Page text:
• Posted on May 18, 2013

A Long Way Away

Thinking a lot about space these days. Not physical space~celestial space. The stuff above my head. My inspiration is Chris Hadfield, the Canadian commander of the International Space Station recently returned to Earth after six months in space. More about that in my next post. For now, I would like to direct your attention to the creatures who populate the space up there, way up there. I speak of aliens, of course, or one alien in particular, who, like Cmd Hadfield, has a taste for adventure.

In Frank Viva’s new book, A Long Way Away, we find an affable, jellyfish-like alien setting off on a journey, but it is up to the reader to decide if he is headed toward earth, or departing from it. Read one way, the alien is descending from space to earth in a tube-like yellow tunnel. Read the other, he is ascending through the same tunnel. This two-in-one story was created, like Viva’s previous book Along a Long Road, as a single, continuous 26 ft piece of art. In addition to myself and other picture book aficionados, it’s easy to imagine the young audience for A Long Way Away being completely enthralled by the format and possibility of this clever and beautiful book. With simple blocks of text and fantastically quirky, almost retro imagery, the narrative is wide open to interpretation, and yet what links this book to Along a Long Road is the pleasure of the journey.

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  • Posted on May 05, 2013

Darkness Visible

Geez, it seems like I just finished writing about Jon Klassen’s This is Not My Hat and another book has appeared on the shelves. The guy is a machine, and I mean this in the nicest way possible. Just because he is prolific doesn’t mean his work is less than magnificent each time out. On the contrary, Klassen continues to show us unique facets of his creativity, which is boundless, if not a little warped. With The Dark, Klassen teams with fellow quirkmeister of children’s literature, Lemony Snicket for a singular unfortunate event, rather than a series. The monochromatic story is set in an old house, with a claw-foot tub and a lot of creaky wooden doors. Young pajama-wearing Laszlo is afraid of the dark, which is an actual thing in residence alongside Laszlo and his family. The dark hides in closets, behind shower curtains, or ‘pressed up against some old, damp boxes’, but mostly spends its time in the basement.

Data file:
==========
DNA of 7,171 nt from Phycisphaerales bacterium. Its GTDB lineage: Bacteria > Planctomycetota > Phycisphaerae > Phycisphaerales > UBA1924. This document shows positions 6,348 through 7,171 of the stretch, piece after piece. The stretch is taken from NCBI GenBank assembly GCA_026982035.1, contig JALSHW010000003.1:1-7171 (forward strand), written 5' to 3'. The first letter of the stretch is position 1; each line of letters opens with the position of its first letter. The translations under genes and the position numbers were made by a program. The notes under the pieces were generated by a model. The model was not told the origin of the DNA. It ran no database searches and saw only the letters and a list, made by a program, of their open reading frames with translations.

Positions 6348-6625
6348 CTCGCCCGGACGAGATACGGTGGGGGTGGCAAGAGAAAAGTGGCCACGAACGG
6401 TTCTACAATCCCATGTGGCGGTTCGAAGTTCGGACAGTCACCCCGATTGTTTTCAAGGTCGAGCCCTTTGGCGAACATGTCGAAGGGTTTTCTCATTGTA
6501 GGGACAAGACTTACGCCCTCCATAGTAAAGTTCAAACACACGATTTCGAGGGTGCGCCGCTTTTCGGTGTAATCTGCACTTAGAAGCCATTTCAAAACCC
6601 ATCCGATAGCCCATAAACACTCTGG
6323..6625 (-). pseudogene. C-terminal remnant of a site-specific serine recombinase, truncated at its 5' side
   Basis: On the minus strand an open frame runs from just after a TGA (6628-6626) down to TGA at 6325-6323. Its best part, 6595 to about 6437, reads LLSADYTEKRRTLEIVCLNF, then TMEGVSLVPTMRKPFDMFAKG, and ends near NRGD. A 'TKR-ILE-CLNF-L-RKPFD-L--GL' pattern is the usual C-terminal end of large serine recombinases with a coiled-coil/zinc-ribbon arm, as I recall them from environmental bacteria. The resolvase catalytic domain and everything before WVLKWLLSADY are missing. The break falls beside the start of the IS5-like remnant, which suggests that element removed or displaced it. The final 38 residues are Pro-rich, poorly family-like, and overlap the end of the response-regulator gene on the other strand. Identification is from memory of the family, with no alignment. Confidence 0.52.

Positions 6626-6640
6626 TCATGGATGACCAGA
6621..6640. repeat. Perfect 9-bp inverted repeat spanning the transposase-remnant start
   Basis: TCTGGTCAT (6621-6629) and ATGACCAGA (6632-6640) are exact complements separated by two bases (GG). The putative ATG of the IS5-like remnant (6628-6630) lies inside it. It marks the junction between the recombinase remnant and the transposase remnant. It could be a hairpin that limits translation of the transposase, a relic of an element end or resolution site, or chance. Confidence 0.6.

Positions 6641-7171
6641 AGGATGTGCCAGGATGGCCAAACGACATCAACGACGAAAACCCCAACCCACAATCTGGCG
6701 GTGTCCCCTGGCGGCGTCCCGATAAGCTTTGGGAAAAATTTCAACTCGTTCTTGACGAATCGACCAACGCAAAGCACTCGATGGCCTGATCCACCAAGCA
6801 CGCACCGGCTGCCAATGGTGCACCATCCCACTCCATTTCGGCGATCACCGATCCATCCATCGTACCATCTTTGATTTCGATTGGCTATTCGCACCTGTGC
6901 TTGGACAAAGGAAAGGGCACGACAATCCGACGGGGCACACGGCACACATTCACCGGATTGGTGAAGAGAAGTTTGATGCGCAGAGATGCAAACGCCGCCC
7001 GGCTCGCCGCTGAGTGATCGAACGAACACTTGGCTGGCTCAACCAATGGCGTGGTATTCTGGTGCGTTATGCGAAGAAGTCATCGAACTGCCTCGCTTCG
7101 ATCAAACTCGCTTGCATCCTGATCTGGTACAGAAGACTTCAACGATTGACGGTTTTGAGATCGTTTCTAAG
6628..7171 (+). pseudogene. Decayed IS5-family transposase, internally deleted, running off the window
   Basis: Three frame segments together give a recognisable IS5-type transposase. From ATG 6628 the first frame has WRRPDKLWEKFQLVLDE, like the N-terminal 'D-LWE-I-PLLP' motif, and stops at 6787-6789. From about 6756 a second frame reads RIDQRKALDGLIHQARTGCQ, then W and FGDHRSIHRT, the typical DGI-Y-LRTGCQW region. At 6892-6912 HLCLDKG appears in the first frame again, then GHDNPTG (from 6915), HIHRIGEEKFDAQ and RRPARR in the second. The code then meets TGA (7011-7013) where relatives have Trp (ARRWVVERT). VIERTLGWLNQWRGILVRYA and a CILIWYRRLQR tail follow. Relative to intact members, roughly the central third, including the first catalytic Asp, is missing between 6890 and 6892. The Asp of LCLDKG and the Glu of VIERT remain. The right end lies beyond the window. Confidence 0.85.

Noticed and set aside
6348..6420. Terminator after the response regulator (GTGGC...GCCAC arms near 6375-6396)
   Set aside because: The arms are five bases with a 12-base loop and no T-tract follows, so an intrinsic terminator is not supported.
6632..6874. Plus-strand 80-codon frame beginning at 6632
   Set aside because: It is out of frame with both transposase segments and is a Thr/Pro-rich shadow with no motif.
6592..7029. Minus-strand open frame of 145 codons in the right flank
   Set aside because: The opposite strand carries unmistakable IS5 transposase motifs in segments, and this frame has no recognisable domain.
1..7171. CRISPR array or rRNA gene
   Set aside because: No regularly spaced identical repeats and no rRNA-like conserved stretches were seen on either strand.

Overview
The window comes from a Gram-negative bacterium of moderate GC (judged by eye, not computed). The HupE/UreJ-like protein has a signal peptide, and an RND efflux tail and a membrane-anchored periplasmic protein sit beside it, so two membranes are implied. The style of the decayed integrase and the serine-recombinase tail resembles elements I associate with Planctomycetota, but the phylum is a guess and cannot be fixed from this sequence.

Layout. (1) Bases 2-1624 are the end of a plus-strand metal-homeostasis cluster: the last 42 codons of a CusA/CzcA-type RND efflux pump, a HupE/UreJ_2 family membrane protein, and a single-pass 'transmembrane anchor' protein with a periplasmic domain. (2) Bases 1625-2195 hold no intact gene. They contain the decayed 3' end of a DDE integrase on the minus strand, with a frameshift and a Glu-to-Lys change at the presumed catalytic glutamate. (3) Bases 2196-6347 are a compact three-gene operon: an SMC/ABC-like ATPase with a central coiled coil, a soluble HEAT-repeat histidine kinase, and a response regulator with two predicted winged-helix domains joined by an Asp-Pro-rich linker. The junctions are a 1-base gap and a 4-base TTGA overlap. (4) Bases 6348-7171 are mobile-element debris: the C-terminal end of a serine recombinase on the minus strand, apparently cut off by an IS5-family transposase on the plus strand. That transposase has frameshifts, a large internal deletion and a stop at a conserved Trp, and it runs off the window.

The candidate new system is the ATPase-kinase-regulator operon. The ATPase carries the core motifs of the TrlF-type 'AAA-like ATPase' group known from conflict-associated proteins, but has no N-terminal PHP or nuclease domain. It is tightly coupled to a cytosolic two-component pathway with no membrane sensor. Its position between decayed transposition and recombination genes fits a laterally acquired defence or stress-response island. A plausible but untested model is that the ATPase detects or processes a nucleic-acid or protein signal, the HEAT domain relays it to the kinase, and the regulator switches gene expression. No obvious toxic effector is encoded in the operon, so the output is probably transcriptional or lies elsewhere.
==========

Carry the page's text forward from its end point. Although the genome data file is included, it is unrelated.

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  • Posted on November 30, 2012

This Moose Belongs to Me

This Moose Belongs to Me by Oliver Jeffers is like the shreddie in a bag of Nuts ‘n Bolts: impossible to resist, and so spectacular in flavour it makes the pretzels and cheesy things pale in comparison. I know. Could this metaphor be more strained? I will confess that I’m experiencing difficulty coming up with adjectives for the singular brilliance of artists like Oliver Jeffers, Jon Klassen, Lisbeth Zwerger, and the other illustrators who populate this blog (and elsewhere.) While these artists are few, they are without a doubt masters of their respective mediums, and at the core of what is arguably a highpoint in the history of illustration. A low-point as well, as there are many more bad books than good, and e-readers threaten to erase or at least diminish the sensual and visual pleasure of a truly great picture book. At this moment, however, the privilege still exists, and I would strongly recommend that you get your hands on This Moose Belongs to Me.